6. The gate.

    1. The wait.
      Oh, I’m at the gate an hour early? Great. There’s no available seating? Great. At least my giant carry-on bags double as headrests. It’s going to take me the whole hour to stop sweating again, by which point I’ll once again be freezing cold.
    2. The twist.
      (30 minutes pass) “It’s 30 minutes to boarding. Why aren’t we boarding yet? This is a big plane… Oh no, we’re going to be late. I’m going to miss my connection. It’s the last flight to SJ tonight. Oh god, I’m going to have to sleep on the floor in Montreal oh god oh god PANIC. I wonder if something is wrong with the plane. Air Canada never tells you if anything is wrong unless it’s too late oh god oh god. Wait…. Toronto?!?! I’m not going to TORONTO! They changed the gate!!! No announcement?!?!” ANGER. PANIC.
  7. Gate change.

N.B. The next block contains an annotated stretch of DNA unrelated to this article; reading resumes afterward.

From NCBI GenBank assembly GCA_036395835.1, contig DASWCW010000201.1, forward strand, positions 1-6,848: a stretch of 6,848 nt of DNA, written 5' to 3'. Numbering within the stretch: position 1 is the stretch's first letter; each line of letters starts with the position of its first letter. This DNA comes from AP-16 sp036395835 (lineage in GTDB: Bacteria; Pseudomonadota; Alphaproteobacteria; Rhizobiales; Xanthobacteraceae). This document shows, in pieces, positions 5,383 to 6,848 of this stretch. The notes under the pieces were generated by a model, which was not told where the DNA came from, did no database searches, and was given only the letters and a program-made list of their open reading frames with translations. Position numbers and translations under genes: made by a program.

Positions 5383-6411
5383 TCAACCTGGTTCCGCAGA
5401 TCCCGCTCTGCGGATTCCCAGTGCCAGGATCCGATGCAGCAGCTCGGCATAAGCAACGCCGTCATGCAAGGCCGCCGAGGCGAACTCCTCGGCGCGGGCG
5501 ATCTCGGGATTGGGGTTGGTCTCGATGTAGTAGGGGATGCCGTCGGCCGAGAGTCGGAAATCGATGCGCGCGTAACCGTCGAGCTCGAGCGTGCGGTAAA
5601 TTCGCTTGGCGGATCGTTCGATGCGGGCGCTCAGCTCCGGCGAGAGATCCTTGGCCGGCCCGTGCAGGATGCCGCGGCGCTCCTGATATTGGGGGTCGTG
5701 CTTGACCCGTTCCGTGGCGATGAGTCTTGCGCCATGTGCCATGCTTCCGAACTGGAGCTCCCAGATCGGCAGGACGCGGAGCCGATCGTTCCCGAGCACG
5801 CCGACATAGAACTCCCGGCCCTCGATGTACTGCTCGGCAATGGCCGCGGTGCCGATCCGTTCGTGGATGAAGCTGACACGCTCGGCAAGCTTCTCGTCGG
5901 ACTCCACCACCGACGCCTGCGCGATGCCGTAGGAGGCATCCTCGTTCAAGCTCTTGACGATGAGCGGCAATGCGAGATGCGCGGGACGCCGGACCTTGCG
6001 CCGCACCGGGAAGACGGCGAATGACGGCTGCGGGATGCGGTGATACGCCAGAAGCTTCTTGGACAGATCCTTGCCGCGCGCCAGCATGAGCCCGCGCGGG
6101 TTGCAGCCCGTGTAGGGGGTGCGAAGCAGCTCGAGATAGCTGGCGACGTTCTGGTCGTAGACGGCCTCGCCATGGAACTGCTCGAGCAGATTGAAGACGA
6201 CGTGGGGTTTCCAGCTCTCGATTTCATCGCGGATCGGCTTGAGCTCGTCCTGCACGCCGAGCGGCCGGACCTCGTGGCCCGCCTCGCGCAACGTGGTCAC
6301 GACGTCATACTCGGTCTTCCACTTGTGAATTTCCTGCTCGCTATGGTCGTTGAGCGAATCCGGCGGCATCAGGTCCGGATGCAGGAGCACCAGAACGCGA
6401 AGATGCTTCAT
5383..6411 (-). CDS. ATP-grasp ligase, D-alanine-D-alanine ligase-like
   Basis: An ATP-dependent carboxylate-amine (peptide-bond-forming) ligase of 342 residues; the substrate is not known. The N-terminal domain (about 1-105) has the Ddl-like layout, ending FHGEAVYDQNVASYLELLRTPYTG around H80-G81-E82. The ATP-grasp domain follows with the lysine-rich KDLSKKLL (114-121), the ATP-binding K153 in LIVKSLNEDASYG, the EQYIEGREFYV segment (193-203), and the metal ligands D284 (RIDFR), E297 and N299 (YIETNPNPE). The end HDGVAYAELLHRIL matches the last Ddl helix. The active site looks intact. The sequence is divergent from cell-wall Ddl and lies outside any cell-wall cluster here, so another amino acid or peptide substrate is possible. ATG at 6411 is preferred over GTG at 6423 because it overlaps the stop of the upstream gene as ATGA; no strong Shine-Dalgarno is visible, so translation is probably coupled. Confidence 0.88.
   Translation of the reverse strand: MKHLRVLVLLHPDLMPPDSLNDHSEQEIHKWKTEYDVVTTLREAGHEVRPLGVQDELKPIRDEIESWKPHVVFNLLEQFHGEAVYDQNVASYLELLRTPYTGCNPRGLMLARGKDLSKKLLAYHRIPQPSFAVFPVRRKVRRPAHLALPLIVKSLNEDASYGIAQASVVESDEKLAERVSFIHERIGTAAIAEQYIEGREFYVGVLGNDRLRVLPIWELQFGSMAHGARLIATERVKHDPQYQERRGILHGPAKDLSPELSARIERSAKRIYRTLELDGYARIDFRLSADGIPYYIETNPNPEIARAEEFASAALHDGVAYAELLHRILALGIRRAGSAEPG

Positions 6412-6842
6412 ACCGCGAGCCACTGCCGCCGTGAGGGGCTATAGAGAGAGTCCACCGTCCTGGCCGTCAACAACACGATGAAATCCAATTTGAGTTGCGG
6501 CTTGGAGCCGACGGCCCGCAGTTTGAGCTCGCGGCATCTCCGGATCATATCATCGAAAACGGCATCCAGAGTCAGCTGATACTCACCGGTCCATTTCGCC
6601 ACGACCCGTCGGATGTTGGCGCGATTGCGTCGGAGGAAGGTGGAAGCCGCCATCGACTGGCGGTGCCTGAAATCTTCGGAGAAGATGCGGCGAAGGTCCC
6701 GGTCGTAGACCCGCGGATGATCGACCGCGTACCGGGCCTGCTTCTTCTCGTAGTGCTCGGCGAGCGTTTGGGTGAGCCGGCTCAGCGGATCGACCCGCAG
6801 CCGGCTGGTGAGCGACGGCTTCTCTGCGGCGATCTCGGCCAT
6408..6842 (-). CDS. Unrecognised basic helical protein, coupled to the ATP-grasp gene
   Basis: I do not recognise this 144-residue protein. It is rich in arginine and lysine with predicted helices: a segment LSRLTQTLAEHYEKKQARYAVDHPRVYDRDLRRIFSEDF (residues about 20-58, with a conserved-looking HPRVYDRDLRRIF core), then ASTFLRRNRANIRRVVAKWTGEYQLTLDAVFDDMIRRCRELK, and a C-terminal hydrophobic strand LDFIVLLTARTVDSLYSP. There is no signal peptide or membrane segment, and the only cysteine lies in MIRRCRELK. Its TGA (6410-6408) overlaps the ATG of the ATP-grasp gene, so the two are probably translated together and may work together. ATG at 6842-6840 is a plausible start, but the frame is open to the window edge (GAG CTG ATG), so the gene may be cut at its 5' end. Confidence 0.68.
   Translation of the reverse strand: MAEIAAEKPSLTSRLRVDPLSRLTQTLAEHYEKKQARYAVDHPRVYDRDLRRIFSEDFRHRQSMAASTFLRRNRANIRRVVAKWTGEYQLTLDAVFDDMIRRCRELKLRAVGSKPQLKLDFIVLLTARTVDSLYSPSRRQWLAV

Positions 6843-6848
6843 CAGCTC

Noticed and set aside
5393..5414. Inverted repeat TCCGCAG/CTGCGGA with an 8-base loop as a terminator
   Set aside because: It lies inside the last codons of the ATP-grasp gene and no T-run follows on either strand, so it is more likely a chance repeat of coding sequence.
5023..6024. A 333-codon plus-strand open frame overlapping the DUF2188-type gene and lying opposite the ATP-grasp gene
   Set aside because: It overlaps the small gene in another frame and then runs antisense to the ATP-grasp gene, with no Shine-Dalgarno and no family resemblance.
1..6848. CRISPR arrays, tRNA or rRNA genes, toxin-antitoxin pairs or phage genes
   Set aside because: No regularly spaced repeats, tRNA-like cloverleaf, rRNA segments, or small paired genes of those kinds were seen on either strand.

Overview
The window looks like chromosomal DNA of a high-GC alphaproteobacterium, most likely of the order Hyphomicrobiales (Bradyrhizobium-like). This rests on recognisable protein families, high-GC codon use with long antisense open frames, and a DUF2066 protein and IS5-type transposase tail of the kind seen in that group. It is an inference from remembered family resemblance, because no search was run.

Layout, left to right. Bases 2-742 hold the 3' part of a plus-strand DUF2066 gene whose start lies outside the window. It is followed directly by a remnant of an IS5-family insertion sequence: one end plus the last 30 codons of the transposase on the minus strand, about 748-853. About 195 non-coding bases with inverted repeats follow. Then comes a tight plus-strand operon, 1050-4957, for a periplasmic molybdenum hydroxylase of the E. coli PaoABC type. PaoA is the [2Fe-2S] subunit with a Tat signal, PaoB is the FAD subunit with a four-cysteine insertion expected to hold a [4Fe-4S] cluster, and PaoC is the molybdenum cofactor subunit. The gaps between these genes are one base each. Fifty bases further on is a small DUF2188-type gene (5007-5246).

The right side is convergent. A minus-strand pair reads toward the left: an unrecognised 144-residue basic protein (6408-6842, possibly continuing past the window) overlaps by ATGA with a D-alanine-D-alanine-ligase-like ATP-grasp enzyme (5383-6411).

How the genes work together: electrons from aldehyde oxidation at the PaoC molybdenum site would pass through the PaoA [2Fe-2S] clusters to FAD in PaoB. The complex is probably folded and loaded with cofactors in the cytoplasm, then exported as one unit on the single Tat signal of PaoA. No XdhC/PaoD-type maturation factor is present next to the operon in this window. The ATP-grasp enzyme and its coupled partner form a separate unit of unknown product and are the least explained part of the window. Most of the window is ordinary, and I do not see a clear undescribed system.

Once I’ve picked up my four bags and managed to make the trek all the way across the airport to the new, UNANNOUNCED gate, I find another spot on the floor (now there’s REALLY nowhere to sit, because I’m technically late now), and resume all the panic steps of #6, because they’re still not boarding the flight.

  8. Boarding.

    1. Documents.
      Now I need my boarding pass out AND my ID. And heaven forbid I forget my ID until I get to the front of the line, because it always gets stuck in the photo pocket of my wallet and takes ages to get out. Panic.
    2. The zones.
      I also get super anxious in the line because now they have boarding zones. Naturally, I’m always in the last one. So I stand around waiting for them to call zone 4 or 5, holding all of my heavy bags, because putting them down isn’t an option – I’d then have to do the process of picking them back up when they call my zone and I’d end up last in line. I also have to worry more about something getting stolen when they’re sitting on the floor.